Today’s Mass Readings

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Martin Luther King, Jr. spoke of the “beloved community,” a movement of reconciliation and truth-telling among sisters and brothers of all races.

“Not all of you are clean,” Jesus tells the disciples gathered before the Last Supper knowing that one of his closest friends would betray him. Reflecting on this vivid Gospel reading and on racial injustice in my community, I identify more easily as one who is not clean. Over the course of my life, I have struggled to open my eyes to the sin of racism with limited success. I have been fortunate to be surrounded by people who have challenged me to see this sin in our midst today and to respond with love to the dehumanizing impacts of racism. I’d like to think of myself as Simon Peter who doesn’t understand the magnitude of what Jesus is doing. But in reality, white Americans are more like Judas who received 30 silver pieces to betray Jesus. In spite of the pain and suffering caused by racism, too many white Americans are complicit to the economic and systemic benefits it affords us.

It is easy to be complicit if our faith communities and friends do not include the perspectives of people of color. In a city as diverse as New York, it is incredible to me how homogenous Catholic communities are. Thank God for Pope Francis who models the love and inclusiveness to which God calls us in his annual Holy Thursday foot-washing ceremony. Pope Francis welcomes all to experience the tenderness and love of God: women, Muslims, refugees, prisoners, and a diversity of races. Jesus’s call in the Gospel challenges us to build this inclusive Kingdom of God in our home, school, place of employment, family and faith community.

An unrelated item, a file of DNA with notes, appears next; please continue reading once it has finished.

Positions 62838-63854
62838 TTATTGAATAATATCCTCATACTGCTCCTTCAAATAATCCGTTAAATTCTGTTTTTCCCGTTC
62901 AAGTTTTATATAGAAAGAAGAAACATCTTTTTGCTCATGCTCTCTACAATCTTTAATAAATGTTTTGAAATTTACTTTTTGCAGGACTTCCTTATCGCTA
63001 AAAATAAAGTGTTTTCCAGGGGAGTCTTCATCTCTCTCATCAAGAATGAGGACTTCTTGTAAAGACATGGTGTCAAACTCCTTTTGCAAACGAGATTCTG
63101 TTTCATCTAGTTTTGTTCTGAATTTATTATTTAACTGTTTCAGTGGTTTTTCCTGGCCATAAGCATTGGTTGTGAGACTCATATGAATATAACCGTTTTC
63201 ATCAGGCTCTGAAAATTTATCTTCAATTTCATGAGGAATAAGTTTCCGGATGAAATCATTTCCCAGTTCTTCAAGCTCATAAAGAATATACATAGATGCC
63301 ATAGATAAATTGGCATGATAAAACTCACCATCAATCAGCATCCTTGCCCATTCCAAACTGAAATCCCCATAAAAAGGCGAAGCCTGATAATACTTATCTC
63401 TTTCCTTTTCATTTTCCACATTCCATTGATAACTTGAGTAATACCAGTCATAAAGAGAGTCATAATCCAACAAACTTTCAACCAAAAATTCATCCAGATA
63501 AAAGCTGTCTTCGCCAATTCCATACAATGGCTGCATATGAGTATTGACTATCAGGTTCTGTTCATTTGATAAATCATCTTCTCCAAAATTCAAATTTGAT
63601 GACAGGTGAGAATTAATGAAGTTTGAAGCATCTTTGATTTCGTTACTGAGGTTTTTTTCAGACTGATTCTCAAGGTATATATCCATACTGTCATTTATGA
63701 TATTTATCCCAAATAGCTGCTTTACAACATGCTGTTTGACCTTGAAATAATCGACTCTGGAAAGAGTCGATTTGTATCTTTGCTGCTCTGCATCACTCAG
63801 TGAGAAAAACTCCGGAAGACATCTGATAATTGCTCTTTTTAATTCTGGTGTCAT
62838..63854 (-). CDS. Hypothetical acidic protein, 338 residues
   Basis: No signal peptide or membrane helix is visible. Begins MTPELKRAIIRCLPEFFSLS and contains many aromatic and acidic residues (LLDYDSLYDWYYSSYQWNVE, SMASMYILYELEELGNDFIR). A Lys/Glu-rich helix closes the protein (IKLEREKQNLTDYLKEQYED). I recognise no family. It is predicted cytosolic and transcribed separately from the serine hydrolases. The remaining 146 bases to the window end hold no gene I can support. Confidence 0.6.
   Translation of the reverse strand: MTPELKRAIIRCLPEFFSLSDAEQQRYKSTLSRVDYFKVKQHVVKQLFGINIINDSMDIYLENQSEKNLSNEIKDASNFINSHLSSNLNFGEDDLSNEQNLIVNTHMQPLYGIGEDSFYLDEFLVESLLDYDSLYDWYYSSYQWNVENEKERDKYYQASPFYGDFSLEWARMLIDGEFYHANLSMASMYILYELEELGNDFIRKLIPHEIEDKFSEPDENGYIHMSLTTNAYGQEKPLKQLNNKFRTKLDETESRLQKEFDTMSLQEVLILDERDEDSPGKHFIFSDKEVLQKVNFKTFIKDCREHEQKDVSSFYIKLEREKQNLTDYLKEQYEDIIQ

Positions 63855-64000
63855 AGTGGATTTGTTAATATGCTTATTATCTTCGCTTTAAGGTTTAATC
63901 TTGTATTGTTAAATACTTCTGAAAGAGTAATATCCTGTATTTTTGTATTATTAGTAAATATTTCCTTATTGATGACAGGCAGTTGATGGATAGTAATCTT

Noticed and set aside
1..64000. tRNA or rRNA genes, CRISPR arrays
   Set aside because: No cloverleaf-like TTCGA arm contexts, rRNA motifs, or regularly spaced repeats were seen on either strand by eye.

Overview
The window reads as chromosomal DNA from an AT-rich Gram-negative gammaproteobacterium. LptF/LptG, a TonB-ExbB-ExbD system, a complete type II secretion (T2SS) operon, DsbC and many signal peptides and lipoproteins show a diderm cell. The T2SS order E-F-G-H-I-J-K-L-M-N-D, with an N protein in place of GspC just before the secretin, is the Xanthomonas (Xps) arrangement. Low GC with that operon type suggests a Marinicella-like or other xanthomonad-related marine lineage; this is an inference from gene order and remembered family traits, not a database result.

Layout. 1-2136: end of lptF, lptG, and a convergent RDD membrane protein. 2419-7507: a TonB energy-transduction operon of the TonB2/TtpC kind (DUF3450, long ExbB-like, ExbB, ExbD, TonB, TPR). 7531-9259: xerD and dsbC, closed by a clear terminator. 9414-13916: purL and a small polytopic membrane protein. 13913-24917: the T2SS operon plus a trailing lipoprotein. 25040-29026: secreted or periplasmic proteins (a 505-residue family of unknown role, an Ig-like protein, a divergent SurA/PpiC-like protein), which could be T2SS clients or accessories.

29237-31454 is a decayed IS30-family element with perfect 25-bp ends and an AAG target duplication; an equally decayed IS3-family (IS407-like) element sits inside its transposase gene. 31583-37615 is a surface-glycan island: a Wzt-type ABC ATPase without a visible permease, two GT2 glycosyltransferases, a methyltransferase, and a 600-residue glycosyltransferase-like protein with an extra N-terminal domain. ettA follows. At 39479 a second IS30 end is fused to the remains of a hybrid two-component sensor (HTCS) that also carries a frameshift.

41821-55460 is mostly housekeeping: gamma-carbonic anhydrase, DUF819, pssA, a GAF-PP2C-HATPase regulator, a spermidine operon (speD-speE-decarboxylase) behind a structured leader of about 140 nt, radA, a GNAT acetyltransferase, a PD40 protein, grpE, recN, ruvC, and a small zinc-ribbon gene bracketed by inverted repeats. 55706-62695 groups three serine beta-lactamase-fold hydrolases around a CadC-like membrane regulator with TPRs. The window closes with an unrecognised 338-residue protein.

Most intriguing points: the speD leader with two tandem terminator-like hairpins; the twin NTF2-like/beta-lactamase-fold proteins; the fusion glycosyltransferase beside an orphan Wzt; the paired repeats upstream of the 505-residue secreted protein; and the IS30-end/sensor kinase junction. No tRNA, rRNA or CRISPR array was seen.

I am committed to being an ally to people of color in actively working to undo racism. My wife and I have found a diverse Catholic faith community that challenges us to see the Gospel through their eyes. We have built friendships with families in our neighborhood from other countries and cultures. We have sought out schools for our daughters that embrace and celebrate this diversity. And still, there is much more to do. “As I have done for you,” Jesus tells the disciples, “you should also do.”

Reflection Questions:

  • Have you seen instances of an intentionally diverse Catholic community? What sets them apart from other communities?
  • What would it look like to widen your circle of familiarity?

1 reply
  1. Avatar
    Roberta says:

    Thank you for a beautiful reflection. In my search for a parish in St. Louis one of my prerequisites was diversity. Fortunately, there are a few parishes her that are diverse, but we have a long way to go.

    Reply

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